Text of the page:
This lovely, delicate plant is a jewel in the garden for it flowers
abundantly throughout the summer. In the wild it is found throughout
the mountainous areas of the northeastern and eastern Free State,
Lesotho, the northeastern Cape and the southern KwaZulu-Natal Drakensberg.
ground the thin stems may look soft and the pink flowers dainty,
but they root firmly into rock crevices and gritty soil on the slopes.
Finding diascias on these high mountains flowering with geraniums,
kniphofias, suteras and dieramas is a magnificent sight.
Diascia integerrima is one of the most widespread, toughest
and floriferous of the all the Diascia species. It grows
in clumps branching from the ground into many wiry, but rigid stems.
Sometimes the square stems can get a bit woody at the base, but
they are usually soft and blue-green. The stems are 30-40 cm tall,
but grow longer if they have to climb through surrounding bushes.
The narrow leaves are mostly at the bottom of the stems, with a
few smaller ones towards the top where the fat flower buds hang
like little bells. While the bottom flowers open, new buds are continually
forming at the tip of the stems and flowers are produced throughout
the summer. Close-up these bright pink flowers are very interesting.Typical
of Diascia, the flowers have two long horns or spurs at the
back of the flower, which has given this genus the common name of
twinspurs. The flower is shaped with a large drooping lower lip
and four smaller curly petals at the top. At the centre of the flower
there is a bright yellow and maroon concave patch called a "window".
The pollination of diascias by special oil collecting bees in the
wild, is fascinating. These specialized bees have modified forelegs
with which they collect oil from inside the two spurs. Once cross-pollinated,
little round seeds are formed in capsules. Within a few weeks the
seed capsules turn brown and dry, split open and release the ripe
seeds that are black and hard.
The genus Diascia contains about 70 species, and is found
only in southern Africa. The summer rainfall area of the KwaZulu-Natal
Drakensberg is rich in perennial species like Diascia integerrima
while about 50, mostly annual species are found in the winter rainfall
area of the Western Cape and Namaqualand. The genus name Diascia
is derived from Greek meaning di = two and askos =
sac, referring to the two oil containing spurs.
Growing Diascia integerrima
At Kirstenbosch, Diascia integerrima has been a firm favourite
for summer colour for many years. A delightful evergreen perennial,
it is used in pots, rockeries, hanging baskets, to fill little pockets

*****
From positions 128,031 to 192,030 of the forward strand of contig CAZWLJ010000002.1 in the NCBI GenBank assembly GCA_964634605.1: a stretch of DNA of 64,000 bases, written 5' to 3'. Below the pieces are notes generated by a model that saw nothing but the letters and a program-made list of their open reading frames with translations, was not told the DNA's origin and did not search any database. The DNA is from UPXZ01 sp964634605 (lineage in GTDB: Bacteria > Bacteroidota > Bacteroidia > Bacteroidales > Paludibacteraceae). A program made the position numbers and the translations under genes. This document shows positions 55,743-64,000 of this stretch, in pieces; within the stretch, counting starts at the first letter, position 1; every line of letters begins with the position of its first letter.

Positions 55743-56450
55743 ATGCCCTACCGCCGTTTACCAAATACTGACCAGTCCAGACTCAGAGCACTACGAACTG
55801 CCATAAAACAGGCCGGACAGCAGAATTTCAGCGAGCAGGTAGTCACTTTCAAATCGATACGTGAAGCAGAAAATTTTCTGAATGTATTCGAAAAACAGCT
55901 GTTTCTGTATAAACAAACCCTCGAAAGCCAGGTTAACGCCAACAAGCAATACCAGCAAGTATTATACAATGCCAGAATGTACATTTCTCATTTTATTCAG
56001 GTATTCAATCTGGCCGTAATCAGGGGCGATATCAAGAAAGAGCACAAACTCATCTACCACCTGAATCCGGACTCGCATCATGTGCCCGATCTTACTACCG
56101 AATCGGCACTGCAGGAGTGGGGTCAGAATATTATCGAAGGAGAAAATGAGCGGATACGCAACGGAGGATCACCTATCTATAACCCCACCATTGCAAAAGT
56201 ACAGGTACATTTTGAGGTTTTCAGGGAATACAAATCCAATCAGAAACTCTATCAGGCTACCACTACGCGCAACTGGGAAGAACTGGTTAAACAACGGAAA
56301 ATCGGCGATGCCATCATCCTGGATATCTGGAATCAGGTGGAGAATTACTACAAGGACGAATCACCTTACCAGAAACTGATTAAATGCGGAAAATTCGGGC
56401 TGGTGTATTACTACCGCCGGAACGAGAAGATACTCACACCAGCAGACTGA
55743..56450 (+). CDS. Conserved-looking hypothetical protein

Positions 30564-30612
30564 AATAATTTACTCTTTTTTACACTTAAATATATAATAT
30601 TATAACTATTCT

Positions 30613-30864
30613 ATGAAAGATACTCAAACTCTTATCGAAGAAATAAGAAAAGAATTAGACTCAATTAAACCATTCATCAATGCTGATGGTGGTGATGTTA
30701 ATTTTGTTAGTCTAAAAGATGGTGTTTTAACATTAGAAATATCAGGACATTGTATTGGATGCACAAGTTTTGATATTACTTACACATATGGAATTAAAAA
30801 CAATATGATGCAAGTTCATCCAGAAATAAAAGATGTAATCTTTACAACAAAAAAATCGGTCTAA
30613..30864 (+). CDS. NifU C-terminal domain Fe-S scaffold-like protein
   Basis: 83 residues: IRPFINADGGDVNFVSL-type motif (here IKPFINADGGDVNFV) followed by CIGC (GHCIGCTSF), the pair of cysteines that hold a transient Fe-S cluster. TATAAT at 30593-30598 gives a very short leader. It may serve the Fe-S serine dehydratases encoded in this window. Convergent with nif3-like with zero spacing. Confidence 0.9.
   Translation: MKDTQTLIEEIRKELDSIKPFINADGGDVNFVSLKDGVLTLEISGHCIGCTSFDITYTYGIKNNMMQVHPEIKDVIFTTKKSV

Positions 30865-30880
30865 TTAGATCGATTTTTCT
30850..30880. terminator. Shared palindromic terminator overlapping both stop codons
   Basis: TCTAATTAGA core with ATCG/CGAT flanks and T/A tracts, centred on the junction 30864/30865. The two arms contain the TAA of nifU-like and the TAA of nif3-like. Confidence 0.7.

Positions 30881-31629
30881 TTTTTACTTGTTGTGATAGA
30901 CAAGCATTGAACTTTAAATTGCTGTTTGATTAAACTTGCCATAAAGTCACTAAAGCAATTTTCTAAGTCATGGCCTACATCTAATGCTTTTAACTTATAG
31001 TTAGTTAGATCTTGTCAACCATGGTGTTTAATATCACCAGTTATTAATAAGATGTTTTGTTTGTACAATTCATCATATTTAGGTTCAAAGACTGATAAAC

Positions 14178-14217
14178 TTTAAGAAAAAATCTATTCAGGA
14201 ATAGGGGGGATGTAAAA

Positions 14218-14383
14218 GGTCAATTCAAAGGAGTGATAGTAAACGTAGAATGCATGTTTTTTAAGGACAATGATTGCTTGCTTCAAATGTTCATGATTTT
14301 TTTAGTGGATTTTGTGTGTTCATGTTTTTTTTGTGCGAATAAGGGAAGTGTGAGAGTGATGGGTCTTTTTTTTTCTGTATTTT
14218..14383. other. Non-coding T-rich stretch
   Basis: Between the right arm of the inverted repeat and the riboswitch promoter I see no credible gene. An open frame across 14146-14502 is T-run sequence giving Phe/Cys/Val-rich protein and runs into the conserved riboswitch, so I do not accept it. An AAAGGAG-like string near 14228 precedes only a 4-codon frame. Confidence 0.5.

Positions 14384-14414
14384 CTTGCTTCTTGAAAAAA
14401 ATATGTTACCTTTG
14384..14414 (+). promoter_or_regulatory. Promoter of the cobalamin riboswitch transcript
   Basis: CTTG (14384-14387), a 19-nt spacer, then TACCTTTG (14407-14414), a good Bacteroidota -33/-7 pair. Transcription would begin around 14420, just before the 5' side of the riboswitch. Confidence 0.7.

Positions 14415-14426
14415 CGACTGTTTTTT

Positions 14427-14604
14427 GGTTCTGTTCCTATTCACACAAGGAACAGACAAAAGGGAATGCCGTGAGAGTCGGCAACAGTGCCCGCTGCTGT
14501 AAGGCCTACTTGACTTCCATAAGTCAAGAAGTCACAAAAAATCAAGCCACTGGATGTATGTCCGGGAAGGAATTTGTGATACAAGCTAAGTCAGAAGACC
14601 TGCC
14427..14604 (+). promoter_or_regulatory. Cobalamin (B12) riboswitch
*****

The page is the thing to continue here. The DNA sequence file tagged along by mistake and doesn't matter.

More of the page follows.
between other plants and in large sweeps in the garden beds. The
possibilities for mixing Diascia intergerrima with other
summer flowers are endless, whether it is with other perennials
like blue Wahlenbergia
undulata or mauve Monopsis
unidentata; or for a spectacular sight with bulbs like the
tall graceful bells of Dierama pendulina or the blue spikes
of Scilla natalensis.
The bright pink flowers also make a wonderful contrast with the
grey foliage of Cotyledon orbiculata (plakkie) or Stoebe
plumosa (slangbos). A large pot filled only with a mass of flowering
Diascia intergerrima, is also an unforgettable sight.
Diascia integerrima requires a sunny position and well-drained,
good garden soil prepared with plenty of compost. Although Diascia
integerrima is more tolerant of dry conditions than most twinspurs,
it still requires regular watering throughout the year. By the end
of summer the plants usually look untidy and they go slightly dormant
during winter. Diascia integerrima is quite hardy and will
survive low temperatures and heavy frost. If established plants
are cut back they will shoot out afresh the next summer, but for
the best display they should be propagated and replanted every year.
A white flowering form of Diascia integerrima is also available,but
unfortunately it is not as tough as the pink.
The easiest way to propagate Diascia integerrima is by cuttings.
Select non-flowering growth 5 to 6 cm long, semi-ripe, softwood
or young shoots from the base. The best time to propagate is when
the plants shoot in spring or cuttings can be taken throughout the
summer and autumn. At Kirstenbosch the cuttings are treated with
a rooting hormone, placed in a tray filled with a mix of bark and
polystyrene and watered with a fungicide. The tray is placed in
a mist unit with bottom heat. The cuttings root easily within 10
Diascia species are self-incompatible and, therefore, do
not set seed easily in the garden.
Liesl van der Walt